April 2018: Oxford and Shakespeare
April 2018: Oxford and Shakespeare
At a place not far from here one extraordinary man draws people to place, Shakespeare and Stratford upon Avon. At Oxford it is the place which draws the person, rather than the other way round, and many extraordinary people have been drawn here, or become extraordinary as a result of coming here. Indeed, ‘extraordinary people’ is to be the theme for Oxford Open Doors September 8 -9 so put it in your diary now.
So what of Shakespeare and Oxford? Could it be that the place has overpowered the man, for who knows of the links between Shakespeare and Oxford as a place, which is so little known or celebrated? Is it that he was a visitor to town, not gown, for in his time professional theatre companies and playwrights were not polite company, the University policy banning members from attending productions. All this seems a long way from the Shakespeare plays we regularly enjoy in college grounds on fine Summer evenings.
If his Plays in College Quads are the norm, then how appropriate it is to celebrate Shakespeare at Oxford. To mark Shakespeare’s birthday, on Monday 23 April Oxford’s civic dignitaries and University scholars will don their finery and join the parade from the Lord Mayor’s Parlour to the Painted Room in Cornmarket, once part of the Crown Tavern, but more of that later. This tradition began in 1938 when Oxford Preservation Trust were in offices in the Painted Room and the Shakespeare links had recently been rediscovered. The event disappeared in the 1960s but when OPT took back the Room in 2013 we just had to revive it.
This will be the fifth year coming together to drink a toast to the immortal bard in malmsey and sack, a sweet wine and favourite tipple of Shakespeare’s Falstaff, nowadays all thanks to Jeremy Mogford and his Old Bank team. Each year a different Oxford academic takes the stage, and Dr Emma Smith, who was much in the news a couple of years ago for discovering an unknown first Folio, will raise the toast and deliver a speech on Shakespeare. Looking back to the 1930s photos it seemed a rather dour affair with men in grey suits and few smiles. We, of course, take a different view, and whilst gowns and formal dress have their place, all are led by our own Shakespeare Town Crier, borrowed from Abingdon for the day, and medieval musicians from the Oxford Waits joining the procession, alongside pupils from the Oxford Spires Academy who will entertain our guests with excerpts from As You Like It.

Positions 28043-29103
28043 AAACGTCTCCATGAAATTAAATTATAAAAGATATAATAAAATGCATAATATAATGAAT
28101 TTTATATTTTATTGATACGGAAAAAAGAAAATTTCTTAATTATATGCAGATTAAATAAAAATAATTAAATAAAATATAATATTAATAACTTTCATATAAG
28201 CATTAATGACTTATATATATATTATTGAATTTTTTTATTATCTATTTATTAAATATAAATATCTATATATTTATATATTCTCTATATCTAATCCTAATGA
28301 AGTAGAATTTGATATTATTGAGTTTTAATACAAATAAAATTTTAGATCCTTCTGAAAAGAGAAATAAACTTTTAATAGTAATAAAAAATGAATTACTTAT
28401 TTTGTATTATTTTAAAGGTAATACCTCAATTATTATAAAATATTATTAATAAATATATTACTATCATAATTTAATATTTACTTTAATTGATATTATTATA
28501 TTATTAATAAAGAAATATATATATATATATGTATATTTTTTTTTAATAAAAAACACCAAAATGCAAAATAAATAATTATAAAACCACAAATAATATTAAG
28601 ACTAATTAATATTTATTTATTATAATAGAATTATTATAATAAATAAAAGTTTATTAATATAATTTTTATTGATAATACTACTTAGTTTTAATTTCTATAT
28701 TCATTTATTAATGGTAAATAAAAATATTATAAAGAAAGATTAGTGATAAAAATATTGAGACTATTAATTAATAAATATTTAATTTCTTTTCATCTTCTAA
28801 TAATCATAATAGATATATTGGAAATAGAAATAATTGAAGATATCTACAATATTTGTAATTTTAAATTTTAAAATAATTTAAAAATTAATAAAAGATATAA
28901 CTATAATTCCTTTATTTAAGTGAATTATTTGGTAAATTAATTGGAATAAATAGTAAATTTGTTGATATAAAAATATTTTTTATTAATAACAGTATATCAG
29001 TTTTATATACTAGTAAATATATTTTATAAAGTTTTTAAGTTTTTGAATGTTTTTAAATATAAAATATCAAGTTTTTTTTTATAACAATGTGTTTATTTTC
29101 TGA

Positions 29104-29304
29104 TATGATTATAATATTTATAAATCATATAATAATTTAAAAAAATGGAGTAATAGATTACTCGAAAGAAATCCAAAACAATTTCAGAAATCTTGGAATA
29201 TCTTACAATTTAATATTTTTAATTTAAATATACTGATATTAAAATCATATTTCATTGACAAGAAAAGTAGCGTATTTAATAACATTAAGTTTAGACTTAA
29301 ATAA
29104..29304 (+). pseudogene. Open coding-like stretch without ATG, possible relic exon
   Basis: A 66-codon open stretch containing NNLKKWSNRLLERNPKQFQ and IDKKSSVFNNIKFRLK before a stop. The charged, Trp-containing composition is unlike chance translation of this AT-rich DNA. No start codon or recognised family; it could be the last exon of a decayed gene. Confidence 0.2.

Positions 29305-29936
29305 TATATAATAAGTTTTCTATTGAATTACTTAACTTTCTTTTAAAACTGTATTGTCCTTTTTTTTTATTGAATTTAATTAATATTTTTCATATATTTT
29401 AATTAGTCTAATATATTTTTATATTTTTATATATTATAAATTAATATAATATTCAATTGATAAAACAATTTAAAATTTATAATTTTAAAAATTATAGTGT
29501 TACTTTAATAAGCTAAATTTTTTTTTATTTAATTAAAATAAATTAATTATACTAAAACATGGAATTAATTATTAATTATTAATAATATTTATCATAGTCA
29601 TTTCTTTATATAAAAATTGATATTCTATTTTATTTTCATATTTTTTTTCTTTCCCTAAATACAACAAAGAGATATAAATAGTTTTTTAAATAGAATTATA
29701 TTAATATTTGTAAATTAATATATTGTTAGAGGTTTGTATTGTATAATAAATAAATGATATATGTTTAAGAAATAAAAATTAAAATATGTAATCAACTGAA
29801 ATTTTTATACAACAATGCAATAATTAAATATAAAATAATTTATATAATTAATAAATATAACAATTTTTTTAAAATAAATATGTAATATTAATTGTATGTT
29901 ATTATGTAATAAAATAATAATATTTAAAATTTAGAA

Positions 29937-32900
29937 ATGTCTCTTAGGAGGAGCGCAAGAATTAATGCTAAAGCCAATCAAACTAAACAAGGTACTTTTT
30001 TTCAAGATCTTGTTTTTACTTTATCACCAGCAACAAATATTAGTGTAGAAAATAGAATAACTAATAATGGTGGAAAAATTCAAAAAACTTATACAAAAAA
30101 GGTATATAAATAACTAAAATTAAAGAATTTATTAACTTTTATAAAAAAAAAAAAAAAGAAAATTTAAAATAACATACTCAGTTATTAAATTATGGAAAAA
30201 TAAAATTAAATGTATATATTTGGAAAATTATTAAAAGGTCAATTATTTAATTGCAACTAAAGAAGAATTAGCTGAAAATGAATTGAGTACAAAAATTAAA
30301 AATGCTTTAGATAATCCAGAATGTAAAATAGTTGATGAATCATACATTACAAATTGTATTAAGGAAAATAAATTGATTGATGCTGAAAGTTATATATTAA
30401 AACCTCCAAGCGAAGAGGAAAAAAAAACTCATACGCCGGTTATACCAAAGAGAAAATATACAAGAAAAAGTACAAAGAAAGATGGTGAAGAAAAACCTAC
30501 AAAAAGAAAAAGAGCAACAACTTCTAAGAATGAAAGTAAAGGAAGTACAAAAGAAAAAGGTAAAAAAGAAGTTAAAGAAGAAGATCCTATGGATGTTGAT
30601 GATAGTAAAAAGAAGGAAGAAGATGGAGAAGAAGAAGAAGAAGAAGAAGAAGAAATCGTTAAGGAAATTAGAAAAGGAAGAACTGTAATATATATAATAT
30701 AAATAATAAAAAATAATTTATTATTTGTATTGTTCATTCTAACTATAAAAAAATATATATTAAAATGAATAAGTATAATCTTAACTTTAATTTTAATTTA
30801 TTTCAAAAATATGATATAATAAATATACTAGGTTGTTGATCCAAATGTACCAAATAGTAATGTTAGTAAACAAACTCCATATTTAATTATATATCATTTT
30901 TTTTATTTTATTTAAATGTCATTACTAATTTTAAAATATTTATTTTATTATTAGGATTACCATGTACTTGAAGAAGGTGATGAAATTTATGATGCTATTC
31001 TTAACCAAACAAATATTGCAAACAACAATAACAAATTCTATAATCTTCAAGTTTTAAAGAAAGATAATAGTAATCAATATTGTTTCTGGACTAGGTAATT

So what of this Shakespeare link to the Painted Room which first appears in the Oxford diaries of antiquarian Antony Wood and of his friend John Aubrey? 3 Cornmarket was then the Crown Tavern, and the innkeeper, John Davenant, who had come from London and went on to become Lord Mayor, knows Shakespeare. The diaries tell that Shakespeare visited the Tavern on his journeys between London and Stratford, and that John’s son William, who becomes a playwright, is a favourite of Shakespeare. There has even been mention of John’s wife Jane, being the only name linked romantically to Shakespeare other than Anne Hathaway, but no proof there sadly.
It is exciting to see how a resurgence of interest in Shakespeare and Oxford is unearthing new evidence of plays performed in Oxford at the time, and by the King’s Men, Shakespeare’s own company of actors. Who paid them and who went to watch them perform? In the City’s Archives there is record of the Lord Mayor, Thomas Harris, paying the King’s Men, and in Corpus Christi’s archive, we can only be grateful that Henry Jackson, theology fellow, bent the University rules, admitting in a letter that he and other clergymen-in-training ‘gathered together most eagerly’ to watch some plays, describing Othello taking place at the Guildhall it seems, where the Town Hall now stands.
Oxford Preservation Trust has a Guide and Trail to Shakespeare in Oxford which will be available at the Painted Room when we open on Sunday 22 April, giving everyone the chance to see the medieval wall paintings more clearly now that panelling has been removed. I hope to see you there.